June 16, 2008

JJ’s Long Overdue and Anticipated Issue 2: It’s 5:00 somewhere: Balance: What?

By Joseph Dolence



Wikipedia.org:  a psychological term for the experience of long-term exhaustion and diminished interest (depersonalization or cynicism), usually in the work context. It is also used as an English slang term to mean exhaustion. Burnout is often construed as the result of a period of expending too much effort at work while having too little recovery.


Just in case you don’t love Wiki, I go to my friend Merriam Webster to tell me his version:


Pronunciation: ˈbərn-ˌau̇t Function: noun Date: 1940

2 a: exhaustion of physical or emotional strength or motivation usually as a result of prolonged stress or frustration.


I bring this up as my second issue on this blog and my first since introducing myself because I think it is ever important…preventing burnout as a graduate student.  Now I know there are some among us here at Mayo that would scoff at such a comment…but trust me—I have seen it with my own eyes…people that are in the process of burning out, and that’s why I want to bring this up. 


It isn’t as if the notion of balance is new…it has been around a while, heck my parents (and their parents) always stressed the notion of making sure my life wasn’t all about work or play or one sided.  I steal the line from Tim Allen, Santa Claus 2, when he says, “I’m a rubix cube with pants!”  Like the multi-color rubix cube, I think it is very important to have many facets of your life, and I think sometimes, especially in this Mayo environment, one can get carried away with the work side of life.  Its an amazing place, don’t get me wrong, but I think it is important to know when to step back and let the hair down, so to speak. 


One thing that I have been privileged with over the years are amazing people that always stressed the importance of this.  Now summer is upon us, and I wonder if those people reading this, who are either a) scoffing at this blog in the first place, or b) know deep down that I am talking directly at them, will put the book down, the pipette down, and go have fun.  Whether it’s a bike ride through the countryside here in Olmsted County or a leisurely drive along the MN-WI border—try by Lake Pepin—its beautiful there—or BBQ with your friends or catching one of Hollywood’s blockbuster summer hits at Chateau, I think everyone here at Mayo owes themselves a little down time this summer.  Take a break from the lab work and relax.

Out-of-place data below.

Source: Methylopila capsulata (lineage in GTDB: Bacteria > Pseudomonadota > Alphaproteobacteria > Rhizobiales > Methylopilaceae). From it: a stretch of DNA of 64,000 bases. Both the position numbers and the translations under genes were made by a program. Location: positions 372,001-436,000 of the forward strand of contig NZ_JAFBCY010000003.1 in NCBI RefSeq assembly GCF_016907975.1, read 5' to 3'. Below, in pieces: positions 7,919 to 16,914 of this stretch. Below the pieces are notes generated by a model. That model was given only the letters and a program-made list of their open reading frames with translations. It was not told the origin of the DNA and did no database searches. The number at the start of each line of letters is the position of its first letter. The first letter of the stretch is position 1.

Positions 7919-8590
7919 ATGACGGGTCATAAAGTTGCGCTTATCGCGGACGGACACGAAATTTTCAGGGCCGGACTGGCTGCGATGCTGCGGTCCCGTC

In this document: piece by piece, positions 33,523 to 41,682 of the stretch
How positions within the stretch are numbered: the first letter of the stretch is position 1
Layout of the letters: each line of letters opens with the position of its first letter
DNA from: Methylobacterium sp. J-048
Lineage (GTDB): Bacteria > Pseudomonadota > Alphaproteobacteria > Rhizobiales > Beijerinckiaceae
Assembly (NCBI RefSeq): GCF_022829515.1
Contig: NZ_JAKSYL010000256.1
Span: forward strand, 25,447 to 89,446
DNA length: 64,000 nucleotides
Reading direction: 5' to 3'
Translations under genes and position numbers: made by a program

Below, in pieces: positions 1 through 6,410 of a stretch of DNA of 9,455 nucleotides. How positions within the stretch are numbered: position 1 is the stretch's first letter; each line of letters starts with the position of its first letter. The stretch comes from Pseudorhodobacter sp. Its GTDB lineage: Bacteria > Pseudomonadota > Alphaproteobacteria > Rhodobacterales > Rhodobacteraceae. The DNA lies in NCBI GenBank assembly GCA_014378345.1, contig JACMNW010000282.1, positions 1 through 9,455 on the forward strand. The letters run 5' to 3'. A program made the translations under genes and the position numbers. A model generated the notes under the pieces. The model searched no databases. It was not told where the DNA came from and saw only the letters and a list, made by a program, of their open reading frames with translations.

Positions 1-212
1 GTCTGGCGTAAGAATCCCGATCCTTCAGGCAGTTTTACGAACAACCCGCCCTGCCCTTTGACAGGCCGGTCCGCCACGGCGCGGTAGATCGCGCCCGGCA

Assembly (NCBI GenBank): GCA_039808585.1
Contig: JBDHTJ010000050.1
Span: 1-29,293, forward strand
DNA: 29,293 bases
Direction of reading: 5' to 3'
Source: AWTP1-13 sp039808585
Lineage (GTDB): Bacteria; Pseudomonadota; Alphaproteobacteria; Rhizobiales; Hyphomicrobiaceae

When I was in Scottsdale, AZ doing a rotation with Dr. Joseph Lustgarten, he always stressed the importance of having fun!  It was and to me, even more important than the work you do for a couple reasons.  I am of the mindset that your work improves when you take a break from it, because you come back energized.  Also, unless you are one of the lucky ones that gets famous doing science, and lets be honest, how many truly get famous, win a Nobel Prize, etc…not many—chances are, and this might be a pessimistic perspective, you won’t be remembered in the end for the science you did in the lab—you will be remembered when you are gone for the way you made a child smile when you volunteered at your local church, or an elderly person’s day when you sat down and listened to them for a moment.  You will be remembered for your work and the way you lived your life outside the lab probably more than your work inside the lab.  I know we all have inspirations of doing both winning a Nobel Prize and touching people in our own communities—and I know I do, but I think it is important to think about these thing...


So I urge each and every one of you—those on the process of burning out—and those who are balancing their lives just fine—to go out and play a round of mini golf, have fun with your friends, go to the Rochesterfest parade, concerts in the park (they’re free by the way), or enjoy whatever the plethora of activities you like to do in your free time.  Take a little more free time this summer and enjoy life.  I know, I know--We wouldn’t be at Mayo touching the world in the small way we do if we didn’t love what we do at work in the lab or in meetings, seminars, etc, but if you employ these concepts into your lives, the work will be even more enjoyable and productive than ever before.


You know who you are.  You overzealous, unyielding, never take a vacation, stay in the lab until 8 to 9PM daily, work the whole weekend, or even worse, one of our six Mayo holiday days, never go out, always working graduate student just trying to get a Nature or Science paper.  I’m not slamming you for having incredible work ethic, I’m just saying, that you have your whole career in front of you.  Don’t work so hard now that you don’t want to do this later.  Enjoy being a student—it has its privileges…just ask a faculty person…lol…remember you are a STUDENT at this stage, not a PI.


So as a student, remember that as country crooners Alan Jackson and Jimmy Buffett sing—“its 5 O’clock somewhere”, relax, take a deep breath, and enjoy summer.  Then I hope you transform your thinking to the other 9-10 months of the year.  Because after all, that is what will make you more productive, more energetic, and might just get that thesis done faster—than wasting time repeating experiments that failed because you were too burnt out or in too much of a hurry to think through them properly.


Here’s to hoping I always heed my own advice.








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